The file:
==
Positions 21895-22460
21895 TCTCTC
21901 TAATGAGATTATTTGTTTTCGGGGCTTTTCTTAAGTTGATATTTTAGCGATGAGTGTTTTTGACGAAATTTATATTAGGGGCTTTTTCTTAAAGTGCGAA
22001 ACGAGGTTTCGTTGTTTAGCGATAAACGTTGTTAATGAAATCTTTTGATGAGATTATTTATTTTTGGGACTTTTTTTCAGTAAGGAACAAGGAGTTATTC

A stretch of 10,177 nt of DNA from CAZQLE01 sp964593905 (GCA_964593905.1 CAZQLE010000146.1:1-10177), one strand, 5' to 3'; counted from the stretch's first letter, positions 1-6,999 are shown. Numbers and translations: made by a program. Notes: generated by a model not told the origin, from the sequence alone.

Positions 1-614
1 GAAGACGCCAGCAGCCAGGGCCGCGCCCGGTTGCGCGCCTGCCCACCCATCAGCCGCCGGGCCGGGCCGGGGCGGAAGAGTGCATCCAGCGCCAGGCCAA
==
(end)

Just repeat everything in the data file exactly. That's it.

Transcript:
Positions 21895-22460
21895 TCTCTC
21901 TAATGAGATTATTTGTTTTCGGGGCTTTTCTTAAGTTGATATTTTAGCGATGAGTGTTTTTGACGAAATTTATATTAGGGGCTTTTTCTTAAAGTGCGAA
22001 ACGAGGTTTCGTTGTTTAGCGATAAACGTTGTTAATGAAATCTTTTGATGAGATTATTTATTTTTGGGACTTTTTTTCAGTAAGGAACAAGGAGTTATTC

A stretch of 10,177 nt of DNA from CAZQLE01 sp964593905 (GCA_964593905.1 CAZQLE010000146.1:1-10177), one strand, 5' to 3'; counted from the stretch's first letter, positions 1-6,999 are shown. Numbers and translations: made by a program. Notes: generated by a model not told the origin, from the sequence alone.

Positions 1-614
1 GAAGACGCCAGCAGCCAGGGCCGCGCCCGGTTGCGCGCCTGCCCACCCATCAGCCGCCGGGCCGGGCCGGGGCGGAAGAGTGCATCCAGCGCCAGGCCAA